Evan Smith: I’m struck that everybody still refers to you as “Andy.” In their minds, you’re a regular guy who only happens to be the newest Episcopal bishop of Texas.
C. Andrew Doyle: Each and every one of us is on a journey of becoming who God is inviting us to be, and that journey isn’t different today than it was before I became bishop. You, as editor in chief of Texas Monthly , are continuoustly discovering who you are, and the people reading this interview are discovering who they are. What’s interesting is that a new vocabulary has inserted itself into the dialogue I have with God and the larger community.
ES: How is the conversation with God different?
CAD: I’m asking different questions. It’s not about discovering what a bishop does—I understand that. It’s not about what kind of sacramental life a bishop has within the church. Rather, it’s “How is Andy the bishop who God has called him to be?” It’s about opening my eyes to see the ways in which my manner, my way of being with individuals, affects the office. It’s probably encapsulated in the town hall meetings I’ve been doing, traveling around Texas, meeting with young adults and people of the church, and inviting them to have a conversation about our work together.
ES: What have you heard? I’m imagining you, like a politician, on a listening tour to meet with your constituents.
CAD: One of the things that I heard from people inside and outside our church was a yearning for holy relationships—holy as in sacred. People want to be together. Some of them want to engage in a discussion about their spiritual journey; they feel their spiritual lives are nurtured as they engage in that conversation. But there’s also a real desire for unity. Not uniformity—over the last decade, both within the church and within our culture, we’ve been dividing into camps, and yet I really have a sense of people seeking a wholeness, for themselves and their community. A wholeness that respects people who have different ideas and who seek nourishment in the marketplace of ideas. In church, as in the corporate world, people want to be asked their opinion.
ES: There has been and still is a big divide in the church.
CAD: Human beings have an amazing tendency to split up into like-minded camps with incredible efficiency. The reality is that not just the Episcopal Church but every church has been divided over the years. Here’s the thing for me that seems important: On the night Jesus was taken into custody, he prayed that his followers would be unified. So difficult is the task of a healthy, thriving community that our Lord had to actually pray for it. We can spend a lot of time talking about every issue that divides us, but what about the challenge that we’ve been given to be one people in the midst of our great diversity? I’m not sure that wholeness and unity isn’t exactly what we’re supposed to be aspiring to.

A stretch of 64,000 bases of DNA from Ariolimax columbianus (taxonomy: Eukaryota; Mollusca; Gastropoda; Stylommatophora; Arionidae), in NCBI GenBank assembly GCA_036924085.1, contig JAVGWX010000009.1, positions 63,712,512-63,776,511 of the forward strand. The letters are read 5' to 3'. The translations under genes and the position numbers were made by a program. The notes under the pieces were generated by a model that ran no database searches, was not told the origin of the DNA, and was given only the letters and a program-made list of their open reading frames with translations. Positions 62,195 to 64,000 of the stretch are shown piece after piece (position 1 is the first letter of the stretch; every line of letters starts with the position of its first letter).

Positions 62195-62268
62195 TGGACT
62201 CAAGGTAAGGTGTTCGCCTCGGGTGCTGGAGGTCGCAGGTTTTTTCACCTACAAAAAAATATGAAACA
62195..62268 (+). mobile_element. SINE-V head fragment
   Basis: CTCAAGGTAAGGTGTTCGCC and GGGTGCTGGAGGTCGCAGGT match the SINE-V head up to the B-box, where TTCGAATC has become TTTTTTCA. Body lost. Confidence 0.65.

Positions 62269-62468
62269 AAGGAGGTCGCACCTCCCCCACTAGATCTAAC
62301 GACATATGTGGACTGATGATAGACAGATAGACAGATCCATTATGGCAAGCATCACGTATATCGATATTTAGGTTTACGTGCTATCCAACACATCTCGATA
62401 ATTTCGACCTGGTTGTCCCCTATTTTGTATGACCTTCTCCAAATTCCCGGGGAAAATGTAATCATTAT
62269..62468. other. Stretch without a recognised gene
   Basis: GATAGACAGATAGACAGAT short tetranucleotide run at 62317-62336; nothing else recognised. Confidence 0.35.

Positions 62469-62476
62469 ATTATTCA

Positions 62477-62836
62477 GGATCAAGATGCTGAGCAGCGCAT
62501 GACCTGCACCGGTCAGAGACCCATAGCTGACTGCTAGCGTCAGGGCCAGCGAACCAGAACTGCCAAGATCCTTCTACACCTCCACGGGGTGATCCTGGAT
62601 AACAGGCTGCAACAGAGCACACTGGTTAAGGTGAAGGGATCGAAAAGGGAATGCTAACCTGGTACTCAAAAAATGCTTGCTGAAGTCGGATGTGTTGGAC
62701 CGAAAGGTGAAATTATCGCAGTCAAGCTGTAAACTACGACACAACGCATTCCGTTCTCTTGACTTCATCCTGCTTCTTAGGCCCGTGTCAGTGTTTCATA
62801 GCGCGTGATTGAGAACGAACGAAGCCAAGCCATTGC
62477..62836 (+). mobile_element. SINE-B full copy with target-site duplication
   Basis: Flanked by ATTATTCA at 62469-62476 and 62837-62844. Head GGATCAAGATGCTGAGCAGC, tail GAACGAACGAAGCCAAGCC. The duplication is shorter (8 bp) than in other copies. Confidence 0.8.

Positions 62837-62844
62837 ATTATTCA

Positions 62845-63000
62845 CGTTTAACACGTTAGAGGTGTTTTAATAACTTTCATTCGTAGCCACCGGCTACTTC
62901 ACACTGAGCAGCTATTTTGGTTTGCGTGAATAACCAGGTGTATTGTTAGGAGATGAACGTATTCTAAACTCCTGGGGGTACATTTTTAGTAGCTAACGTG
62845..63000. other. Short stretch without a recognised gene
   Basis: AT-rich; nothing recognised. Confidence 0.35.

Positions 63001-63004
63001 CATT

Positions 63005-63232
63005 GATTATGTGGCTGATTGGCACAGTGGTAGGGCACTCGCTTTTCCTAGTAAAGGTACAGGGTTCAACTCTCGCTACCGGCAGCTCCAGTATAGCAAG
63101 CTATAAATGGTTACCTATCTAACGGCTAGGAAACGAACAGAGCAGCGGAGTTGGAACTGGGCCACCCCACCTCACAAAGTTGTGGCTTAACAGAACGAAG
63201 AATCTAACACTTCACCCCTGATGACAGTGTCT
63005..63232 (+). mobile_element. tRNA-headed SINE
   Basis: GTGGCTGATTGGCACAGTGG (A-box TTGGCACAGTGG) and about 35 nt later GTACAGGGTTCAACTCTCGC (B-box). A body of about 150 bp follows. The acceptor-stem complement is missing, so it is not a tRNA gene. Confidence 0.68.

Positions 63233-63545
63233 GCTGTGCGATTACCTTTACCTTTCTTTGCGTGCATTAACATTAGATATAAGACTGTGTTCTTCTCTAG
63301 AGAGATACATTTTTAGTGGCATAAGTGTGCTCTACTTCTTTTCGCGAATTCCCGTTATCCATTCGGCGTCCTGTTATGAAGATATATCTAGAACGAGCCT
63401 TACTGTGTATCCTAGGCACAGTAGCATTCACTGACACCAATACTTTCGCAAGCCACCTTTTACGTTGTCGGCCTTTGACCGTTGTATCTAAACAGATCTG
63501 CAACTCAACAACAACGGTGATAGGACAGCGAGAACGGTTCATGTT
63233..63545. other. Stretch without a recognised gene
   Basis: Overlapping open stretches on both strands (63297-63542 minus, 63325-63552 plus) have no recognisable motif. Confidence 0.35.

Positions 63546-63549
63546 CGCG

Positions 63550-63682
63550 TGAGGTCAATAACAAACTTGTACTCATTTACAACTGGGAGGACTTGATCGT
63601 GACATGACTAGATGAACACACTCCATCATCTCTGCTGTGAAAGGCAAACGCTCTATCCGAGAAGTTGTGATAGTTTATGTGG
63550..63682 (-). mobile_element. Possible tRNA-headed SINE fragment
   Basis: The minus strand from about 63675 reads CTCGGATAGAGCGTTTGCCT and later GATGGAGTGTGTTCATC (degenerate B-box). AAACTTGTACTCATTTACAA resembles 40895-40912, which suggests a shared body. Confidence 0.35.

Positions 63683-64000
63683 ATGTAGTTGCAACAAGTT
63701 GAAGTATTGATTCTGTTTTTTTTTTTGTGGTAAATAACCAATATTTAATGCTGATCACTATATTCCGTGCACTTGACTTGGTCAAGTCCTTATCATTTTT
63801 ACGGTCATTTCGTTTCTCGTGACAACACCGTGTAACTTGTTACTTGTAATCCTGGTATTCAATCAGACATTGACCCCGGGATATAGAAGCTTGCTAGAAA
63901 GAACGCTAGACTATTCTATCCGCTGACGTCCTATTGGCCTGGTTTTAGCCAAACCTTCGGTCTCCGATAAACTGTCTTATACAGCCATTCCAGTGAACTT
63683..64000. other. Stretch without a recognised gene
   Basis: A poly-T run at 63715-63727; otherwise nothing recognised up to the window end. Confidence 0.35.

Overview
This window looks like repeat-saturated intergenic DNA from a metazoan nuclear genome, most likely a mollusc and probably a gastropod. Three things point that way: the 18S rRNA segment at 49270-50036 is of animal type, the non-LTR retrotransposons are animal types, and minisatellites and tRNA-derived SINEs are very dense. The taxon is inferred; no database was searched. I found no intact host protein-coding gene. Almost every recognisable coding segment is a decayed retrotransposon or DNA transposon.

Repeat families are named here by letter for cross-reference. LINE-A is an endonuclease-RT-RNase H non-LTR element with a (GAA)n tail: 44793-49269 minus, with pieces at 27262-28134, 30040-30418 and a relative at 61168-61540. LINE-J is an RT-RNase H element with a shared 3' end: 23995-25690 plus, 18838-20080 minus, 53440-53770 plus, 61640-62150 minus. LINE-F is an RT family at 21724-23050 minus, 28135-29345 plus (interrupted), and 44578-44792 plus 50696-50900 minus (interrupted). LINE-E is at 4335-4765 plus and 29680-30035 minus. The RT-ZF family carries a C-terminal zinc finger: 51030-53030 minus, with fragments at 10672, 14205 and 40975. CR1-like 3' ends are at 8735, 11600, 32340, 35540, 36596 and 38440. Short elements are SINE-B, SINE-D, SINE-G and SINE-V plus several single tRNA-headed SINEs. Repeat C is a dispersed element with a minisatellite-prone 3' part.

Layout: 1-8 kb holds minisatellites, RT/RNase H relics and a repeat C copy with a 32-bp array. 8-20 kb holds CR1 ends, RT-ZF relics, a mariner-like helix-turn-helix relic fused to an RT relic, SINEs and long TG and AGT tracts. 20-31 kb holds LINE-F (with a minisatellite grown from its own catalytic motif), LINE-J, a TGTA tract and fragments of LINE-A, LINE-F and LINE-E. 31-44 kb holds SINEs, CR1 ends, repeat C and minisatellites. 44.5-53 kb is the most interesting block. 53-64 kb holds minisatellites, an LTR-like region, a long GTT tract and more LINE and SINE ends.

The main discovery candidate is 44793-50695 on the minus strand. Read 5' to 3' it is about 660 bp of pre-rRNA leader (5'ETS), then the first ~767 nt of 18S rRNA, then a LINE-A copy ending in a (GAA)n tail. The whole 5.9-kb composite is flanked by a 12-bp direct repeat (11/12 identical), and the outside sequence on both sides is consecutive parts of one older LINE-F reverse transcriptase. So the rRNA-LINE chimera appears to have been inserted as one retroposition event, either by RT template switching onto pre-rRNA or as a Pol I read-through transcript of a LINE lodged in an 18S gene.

ES: Are there people who worship at Episcopal churches around Texas who would disagree with the idea that their purpose is unity and not division? I imagine everyone would say they see it that way, even if the reality is something different.
CAD: Probably. But worship is supposed to inspire us into new action. We step out and turn our eyes outward and look at our community and do what we do best.
ES: Why do you think we focus so much on our differences?
CAD: Because we live in a consumer culture that relies upon the satisfying of our personal desires. If you go into a magazine store and you’re interested in fly-fishing from a sailboat in the Caribbean, you can find a specific magazine targeted to exactly what you seek. Our culture rises up in such a way that we can find and have everything that we personally want or need. The real positive thing about that is that we can seek personal relationships with God and figure out how those relationships work for us. But it also means that we’re less likely to look at our neighbors and invite them along that same journey.
ES: What can a bishop do to bridge those differences?
CAD: Bishops have a voice out there; we have to claim it. Take immigration. Everybody is trying to figure out what to do about it. The tendency of the church has been to be relatively quiet when it comes to political issues, but I believe we have to ask questions from the Christian perspective. We should be saying to our political leaders, “These are human beings who were created by God, who deserve dignity, who deserve to be treated as human beings given breath and life by God.” There really is an opportunity for us to engage in those kinds of conversations. And there’s another voice I have, the voice to my church, that says, “We are a Christian church, we follow Jesus Christ, and we have got to be about the business of offering spiritual formation in all of its varieties, knowing who we are at our very deepest center to the people who come to us. These are people who are looking at the church and hoping to find a deep relationship with God, with Jesus Christ. How do we help them?” In the Anglican tradition, and in the Episcopal Church that we’ve inherited, we actually have something to offer.
ES: No one would dispute that you have a spiritual voice. But the political voice is more complicated, because two different people can arrive at opposite conclusions about a controversial issue like immigration. One person’s view of how to preserve the dignity of a child of God is to give him a path to citizenship. Another person can say that the faithful choice is to make certain someone who is not a citizen is kept from this country. How do you square